I'm just wondering if lighter weight caravans would take the hammering they could get out there. I've booked a Toyota 4x4 for that trip, then hired a HiTop for the rest of the trip of around 2.5 months.


Speed on Outback roads
by: Rita

Hi Dickyboy,
yes, finding the right speed is the secret for a comfortable ride over the corrugations.
However, you should not only think about comfort, don't forget safety as well. When a car "flies" on top of the corrugations your tyres don't have much contact. A sudden obstacle like a big hole, a wet section in the track, or the loose piles of gravel on the edge of the road endanger your control over the car.

I have read this more than once that the Oodnadatta Track is notorious for car rollovers, because it is a good road most of the time, and people tend to get careless. Even if it is possible to drive 80 km/h most of the time, do never attempt to cross a grid or a creek crossing at that speed. It could ruin your car.
Vibrations and noise from rattling stones are bad when you drive these roads in a 2WD, but I really don't notice them so much in a 4WD. Perhaps I just don't remember, lol.
It is useful to store everything fixed in the car, especially the beer :). Keep food in containers or plastic bags, it gets very dusty inside the car.

A wide empty dirt road in the Outback
Oodnadatta Track between Bopeechee & Marree
Camper Trailer on an Outback Road
Off-road trailer

Travelling from Marree to Williams Creek to Coober Pedy
by: Jodi
From Marree to Williams Creek to Coober Pedy, what are the road conditions? I only have an ordinary caravan not an off road, is the road corrugated?
Would it be safe enough for me to drive? What is the distance and how long would it take for me to drive from Marree to Coober Pedy?
Thank You


As I don't know about the size of your caravan, the time of your intended trip and if you already have experience towing on unsealed roads, I cannot give you an answer.
I repeat myself, it all depends on the conditions on the day you will drive out there.
Rita

Caravans on the Oodnadata track
by: Mike (WAX) W

I have transversed the Oodnadata track 2 times and I own a Jayco Poptop. Unless you plan to take a year to do it, or your planning to get a new caravan after your trip, I would leave the van behind.

It is a very long track, it has water crossings, wet or dry, every 5-10 kms or so, so you are constantly slowing down and than accelerating away. (If you carry to much speed through a wash out you are likely to cause damage. Unwise out here).

Furthermore, there are no services between towns and if you experience rain, a towing vehicle will go nowhere on the unsealed surface.
People who travel the outback ignorant or unprepared cause immense inconvenience to those that have to rescue them. Take a look at the book that came with your van. It says nothing about taking your van on 4wd tracks.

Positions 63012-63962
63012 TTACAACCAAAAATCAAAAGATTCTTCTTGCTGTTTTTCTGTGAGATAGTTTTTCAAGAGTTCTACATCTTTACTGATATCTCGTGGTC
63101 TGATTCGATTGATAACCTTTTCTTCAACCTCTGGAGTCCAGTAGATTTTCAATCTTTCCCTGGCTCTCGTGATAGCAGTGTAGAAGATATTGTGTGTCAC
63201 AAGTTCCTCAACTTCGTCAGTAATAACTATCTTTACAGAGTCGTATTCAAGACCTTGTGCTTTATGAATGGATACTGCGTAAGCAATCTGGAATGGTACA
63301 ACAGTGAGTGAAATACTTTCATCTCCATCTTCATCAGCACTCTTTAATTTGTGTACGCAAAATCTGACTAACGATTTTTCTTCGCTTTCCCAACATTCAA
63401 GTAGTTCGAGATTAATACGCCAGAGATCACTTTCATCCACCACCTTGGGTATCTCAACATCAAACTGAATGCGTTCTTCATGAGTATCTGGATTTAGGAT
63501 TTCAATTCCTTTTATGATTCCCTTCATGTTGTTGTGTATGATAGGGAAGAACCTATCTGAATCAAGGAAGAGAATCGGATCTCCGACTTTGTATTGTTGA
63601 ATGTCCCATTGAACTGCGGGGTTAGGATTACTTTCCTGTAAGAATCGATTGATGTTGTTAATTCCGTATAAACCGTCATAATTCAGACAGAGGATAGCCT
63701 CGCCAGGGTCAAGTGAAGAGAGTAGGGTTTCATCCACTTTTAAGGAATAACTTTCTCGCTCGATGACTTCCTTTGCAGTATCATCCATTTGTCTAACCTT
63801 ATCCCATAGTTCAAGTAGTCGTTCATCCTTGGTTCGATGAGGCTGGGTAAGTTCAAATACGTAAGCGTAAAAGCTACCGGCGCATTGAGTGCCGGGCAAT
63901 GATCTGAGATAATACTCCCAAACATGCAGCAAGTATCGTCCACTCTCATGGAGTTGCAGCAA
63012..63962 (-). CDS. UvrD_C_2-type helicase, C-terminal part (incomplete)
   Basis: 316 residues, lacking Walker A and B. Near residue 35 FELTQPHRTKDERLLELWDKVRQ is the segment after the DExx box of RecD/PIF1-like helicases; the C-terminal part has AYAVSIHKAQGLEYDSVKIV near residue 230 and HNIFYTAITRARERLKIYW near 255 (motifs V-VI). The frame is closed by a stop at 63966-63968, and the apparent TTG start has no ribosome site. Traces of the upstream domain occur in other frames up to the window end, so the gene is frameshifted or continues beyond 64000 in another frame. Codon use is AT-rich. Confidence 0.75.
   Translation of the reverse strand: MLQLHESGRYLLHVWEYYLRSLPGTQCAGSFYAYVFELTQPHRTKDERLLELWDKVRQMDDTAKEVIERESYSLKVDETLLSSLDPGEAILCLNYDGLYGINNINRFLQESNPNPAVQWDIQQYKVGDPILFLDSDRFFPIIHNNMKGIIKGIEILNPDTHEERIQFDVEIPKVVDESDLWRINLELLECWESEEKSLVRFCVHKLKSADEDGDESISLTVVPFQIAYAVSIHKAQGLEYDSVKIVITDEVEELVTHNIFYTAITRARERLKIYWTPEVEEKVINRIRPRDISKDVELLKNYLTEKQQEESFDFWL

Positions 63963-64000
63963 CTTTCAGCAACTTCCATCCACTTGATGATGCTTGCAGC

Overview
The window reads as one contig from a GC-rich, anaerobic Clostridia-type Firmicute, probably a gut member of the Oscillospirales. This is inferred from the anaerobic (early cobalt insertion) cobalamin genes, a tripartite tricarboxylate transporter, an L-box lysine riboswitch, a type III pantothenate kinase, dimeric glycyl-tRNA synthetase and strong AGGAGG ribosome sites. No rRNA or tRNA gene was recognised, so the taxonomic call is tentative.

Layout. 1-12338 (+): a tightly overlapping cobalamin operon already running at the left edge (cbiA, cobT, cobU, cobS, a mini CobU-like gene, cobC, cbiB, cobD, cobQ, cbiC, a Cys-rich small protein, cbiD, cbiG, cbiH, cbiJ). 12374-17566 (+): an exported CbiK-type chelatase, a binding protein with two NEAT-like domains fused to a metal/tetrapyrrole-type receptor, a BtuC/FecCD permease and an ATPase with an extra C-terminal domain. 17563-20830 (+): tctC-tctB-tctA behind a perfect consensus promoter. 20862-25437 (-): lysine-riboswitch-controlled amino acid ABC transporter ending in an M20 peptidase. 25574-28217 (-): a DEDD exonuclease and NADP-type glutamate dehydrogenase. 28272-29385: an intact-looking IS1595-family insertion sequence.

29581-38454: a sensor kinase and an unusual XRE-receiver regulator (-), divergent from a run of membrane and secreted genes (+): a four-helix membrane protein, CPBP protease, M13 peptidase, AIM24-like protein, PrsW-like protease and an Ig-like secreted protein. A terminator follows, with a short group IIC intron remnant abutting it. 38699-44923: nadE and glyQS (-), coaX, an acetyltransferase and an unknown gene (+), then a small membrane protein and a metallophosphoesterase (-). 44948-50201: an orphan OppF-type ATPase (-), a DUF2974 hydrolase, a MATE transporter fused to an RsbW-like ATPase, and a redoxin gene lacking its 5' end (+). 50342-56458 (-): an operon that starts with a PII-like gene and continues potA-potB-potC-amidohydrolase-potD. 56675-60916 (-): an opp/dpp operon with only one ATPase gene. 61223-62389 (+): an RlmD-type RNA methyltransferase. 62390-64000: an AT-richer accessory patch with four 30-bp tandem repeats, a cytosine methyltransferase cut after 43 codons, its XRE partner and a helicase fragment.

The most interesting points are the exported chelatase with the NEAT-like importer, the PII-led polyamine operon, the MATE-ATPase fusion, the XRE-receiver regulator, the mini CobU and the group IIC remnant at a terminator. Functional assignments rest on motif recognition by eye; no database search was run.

After some advise, like everyone else :)
by: Jamie

Hi Rita,
We're planning to do the Oodnadatta Track in about 3 weeks. we'll be towing a Jayco Outback Eagle, another party will have a Goldstream 'offroad' and I'm not sure what the 3rd member of the party will have, a small caravan I believe.
We're planning to take 2-3 days from Marla to Marree. Your thoughts would be appreciated as to whether it will be suitable.
I've talked to various people and everyone gives me a different answer.
Cheers, Jamie


Off road trailer/campervan
by: Rita

Hi Jamie,
although I am not an expert on the different kinds of trailer, campervans etc, I'd say every vehicle designed for off-road use can be towed on the Oodnadatta Track when the conditions are good.
As you said, ask 10 people, and you'll get 20 opinions. When you have some experience towing your caravans on rough roads, you should be fine.
Ask about road conditions on the track in Marla. Look around the caravan park and ask people with similar vehicles about their experience on the track.
Have fun.

Road Conditions
by: Jamie

Hi All,
Just back from our marathon shake down trip. Did the Oodnadatta Track last week and found it to be in quite good condition.
We did the section from Marla to Oodnadatta first and one of our group in a Prado blew a tyre in the first 50 km's, we had dropped pressure when we first got on the track, but this section is very rocky.
The rest of the drive was not challenging at all and could easily be done with a standard car. In fact we saw a couple of standard vehicles at Oodnadatta campground with on-road caravans.


Thanks for the feedback
by: Rita

Hi Jamie,
Good to get your feedback. So you had no problems with the caravans? What's your opinion about towing a 25 ft caravan, now that you done the trip?
Towing a big van
by: Jamie

Hi Rita,
I don't think I'd like to tow a 25ft van on the section between Marla and Oodnadatta because of the rocky conditions experienced and a couple of sections were chopped up after the rains the fortnight before.
I'd also be considering the ability of a van that size getting through the number of river crossings all along the track, while most were dry when we went through, they can be quite steep and I would be concerned with the van grounding and possible damage. A shorter van, no probs.
Cheers, Jamie

Follow my journeys along the Oodnadatta Track on the following pages.